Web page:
Institute for Justice and Democracy in Haiti

Statement and Question on Haiti Cholera from Jamaican Ambassador

UN Special Rapporteur Philip Alston, who criticized the UN cholera response as “morally unconscionable, legally indefensible and politically self-defeating,” presented to the Third Committee of the UN General Assembly today. There was time for UN member states to make statements and ask him questions. Below are the statement and question from Jamaican Ambassador Rattray.

Intervention by Jamaica in the interactive dialogue between the Third Committee and the Special Rapporteur on Human Rights and Extreme Poverty

25 October 2016

Mr. Vice-Chair,

My delegation thanks the special rapporteur for his presentation today. We have read with keen interest his groundbreaking report on the situation surrounding the introduction and outbreak of cholera in Haiti.

The report gives us hope. It renews in us a confidence that the calamitous situation in Haiti and the UN’s denial of responsibility has not gone unnoticed. Countless lives were lost and others devastated by what occurred in Haiti, a close neighbour of Jamaica. We concur with the SR that the “abdication approach” that was undertaken by the UN does a grave disservice to the people of Haiti, which is a founding Member of this organisation. This approach has also called into question our organization’s impartiality and credibility. Just yesterday, we read in the New York Times of the “damage that cholera has done to the reputation of the United Nations, which regularly presses governments around the world to pursue accountability.”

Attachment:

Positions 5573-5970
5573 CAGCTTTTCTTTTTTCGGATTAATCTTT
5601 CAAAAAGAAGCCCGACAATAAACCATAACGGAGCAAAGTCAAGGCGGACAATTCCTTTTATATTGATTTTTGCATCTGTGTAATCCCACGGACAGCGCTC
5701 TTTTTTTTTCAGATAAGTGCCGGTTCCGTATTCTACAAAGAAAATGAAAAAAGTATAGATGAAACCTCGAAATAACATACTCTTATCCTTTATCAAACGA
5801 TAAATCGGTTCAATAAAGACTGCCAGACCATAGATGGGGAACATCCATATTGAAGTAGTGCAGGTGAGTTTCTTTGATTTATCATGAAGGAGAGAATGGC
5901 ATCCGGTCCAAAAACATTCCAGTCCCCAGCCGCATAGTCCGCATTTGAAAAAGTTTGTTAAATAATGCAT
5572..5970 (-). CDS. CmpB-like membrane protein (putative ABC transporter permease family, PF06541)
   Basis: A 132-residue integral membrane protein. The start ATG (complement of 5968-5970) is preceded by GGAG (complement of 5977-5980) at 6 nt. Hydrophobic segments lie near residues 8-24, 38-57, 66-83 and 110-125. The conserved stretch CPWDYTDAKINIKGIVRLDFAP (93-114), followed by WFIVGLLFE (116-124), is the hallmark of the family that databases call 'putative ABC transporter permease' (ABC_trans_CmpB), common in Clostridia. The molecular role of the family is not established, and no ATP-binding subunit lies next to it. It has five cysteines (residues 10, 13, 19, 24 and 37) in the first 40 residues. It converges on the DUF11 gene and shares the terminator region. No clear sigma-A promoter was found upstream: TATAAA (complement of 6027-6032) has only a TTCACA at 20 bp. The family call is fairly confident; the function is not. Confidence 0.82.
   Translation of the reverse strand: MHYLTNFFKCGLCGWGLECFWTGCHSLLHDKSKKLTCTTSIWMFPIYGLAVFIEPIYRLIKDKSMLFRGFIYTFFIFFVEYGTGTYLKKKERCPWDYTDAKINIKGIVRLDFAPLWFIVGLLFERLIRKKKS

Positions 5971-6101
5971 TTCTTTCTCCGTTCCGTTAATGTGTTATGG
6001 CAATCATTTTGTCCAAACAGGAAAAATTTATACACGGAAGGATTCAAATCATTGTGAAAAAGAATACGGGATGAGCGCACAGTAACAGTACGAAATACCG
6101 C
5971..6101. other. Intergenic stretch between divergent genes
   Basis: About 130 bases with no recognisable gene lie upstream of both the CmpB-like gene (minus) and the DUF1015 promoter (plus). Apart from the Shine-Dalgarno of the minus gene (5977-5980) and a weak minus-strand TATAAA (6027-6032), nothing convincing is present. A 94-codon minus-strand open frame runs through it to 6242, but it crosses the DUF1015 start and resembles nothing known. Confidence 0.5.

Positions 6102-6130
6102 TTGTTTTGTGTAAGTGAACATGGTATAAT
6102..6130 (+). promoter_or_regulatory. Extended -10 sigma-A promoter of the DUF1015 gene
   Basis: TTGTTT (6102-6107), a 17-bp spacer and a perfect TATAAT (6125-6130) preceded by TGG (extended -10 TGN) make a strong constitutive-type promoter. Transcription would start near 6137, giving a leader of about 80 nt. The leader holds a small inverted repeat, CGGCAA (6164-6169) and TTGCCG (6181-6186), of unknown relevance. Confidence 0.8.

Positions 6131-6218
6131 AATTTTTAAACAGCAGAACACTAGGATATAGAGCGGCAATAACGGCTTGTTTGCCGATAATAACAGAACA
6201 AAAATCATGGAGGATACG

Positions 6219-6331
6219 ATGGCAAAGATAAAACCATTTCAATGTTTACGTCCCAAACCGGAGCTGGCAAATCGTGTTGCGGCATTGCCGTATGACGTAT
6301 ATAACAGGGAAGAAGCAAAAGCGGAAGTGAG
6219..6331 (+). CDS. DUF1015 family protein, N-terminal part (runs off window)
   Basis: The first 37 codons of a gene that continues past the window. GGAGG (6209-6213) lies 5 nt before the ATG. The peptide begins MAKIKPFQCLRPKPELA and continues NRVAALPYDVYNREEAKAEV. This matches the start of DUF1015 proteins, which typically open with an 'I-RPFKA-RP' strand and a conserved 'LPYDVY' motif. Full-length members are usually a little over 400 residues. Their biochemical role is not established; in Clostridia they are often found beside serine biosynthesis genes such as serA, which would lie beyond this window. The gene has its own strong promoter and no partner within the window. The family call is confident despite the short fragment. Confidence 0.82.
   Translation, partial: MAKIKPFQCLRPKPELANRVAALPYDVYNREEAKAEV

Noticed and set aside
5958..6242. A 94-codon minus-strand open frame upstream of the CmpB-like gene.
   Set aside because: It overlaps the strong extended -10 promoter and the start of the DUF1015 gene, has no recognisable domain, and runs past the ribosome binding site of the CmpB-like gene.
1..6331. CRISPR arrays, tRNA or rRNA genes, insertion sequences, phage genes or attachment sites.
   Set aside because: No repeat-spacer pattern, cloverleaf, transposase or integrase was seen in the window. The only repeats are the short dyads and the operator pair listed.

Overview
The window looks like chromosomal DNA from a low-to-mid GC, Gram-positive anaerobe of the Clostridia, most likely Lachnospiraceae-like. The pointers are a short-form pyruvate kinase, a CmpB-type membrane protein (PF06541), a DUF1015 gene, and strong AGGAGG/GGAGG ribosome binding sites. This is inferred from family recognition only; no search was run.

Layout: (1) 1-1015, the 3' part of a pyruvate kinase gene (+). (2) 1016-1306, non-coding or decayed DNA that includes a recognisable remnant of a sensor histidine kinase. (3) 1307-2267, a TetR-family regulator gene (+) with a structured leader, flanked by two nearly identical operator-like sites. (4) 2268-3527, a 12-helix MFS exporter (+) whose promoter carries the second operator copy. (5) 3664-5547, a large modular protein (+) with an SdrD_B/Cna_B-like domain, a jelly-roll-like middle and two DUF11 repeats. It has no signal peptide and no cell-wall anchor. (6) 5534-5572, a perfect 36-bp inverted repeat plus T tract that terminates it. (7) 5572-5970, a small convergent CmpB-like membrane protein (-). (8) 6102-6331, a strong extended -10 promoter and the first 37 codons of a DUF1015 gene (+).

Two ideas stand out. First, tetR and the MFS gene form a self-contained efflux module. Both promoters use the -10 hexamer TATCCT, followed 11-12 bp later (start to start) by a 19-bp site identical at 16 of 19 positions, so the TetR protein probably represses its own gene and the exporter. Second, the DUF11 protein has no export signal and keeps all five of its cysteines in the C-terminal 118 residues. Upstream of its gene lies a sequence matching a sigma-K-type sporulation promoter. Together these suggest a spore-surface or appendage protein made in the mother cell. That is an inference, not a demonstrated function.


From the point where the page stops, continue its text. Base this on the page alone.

While we welcome the announcement of an assistance package, we emphasize that the humanitarian response should not be conflated with the responsibility to provide redress to those affected by the cholera outbreak. Furthermore, every effort must be made, in collaboration with Haiti and its partners, to advance Haiti’s development goals including to build resilience and reduce vulnerability.

We would ask the Special Rapporteur:

– What role does he believe that Member States can play, whether through the General Assembly or another organ or subsidiary body, to move our organization’s response further in the right direction?

 

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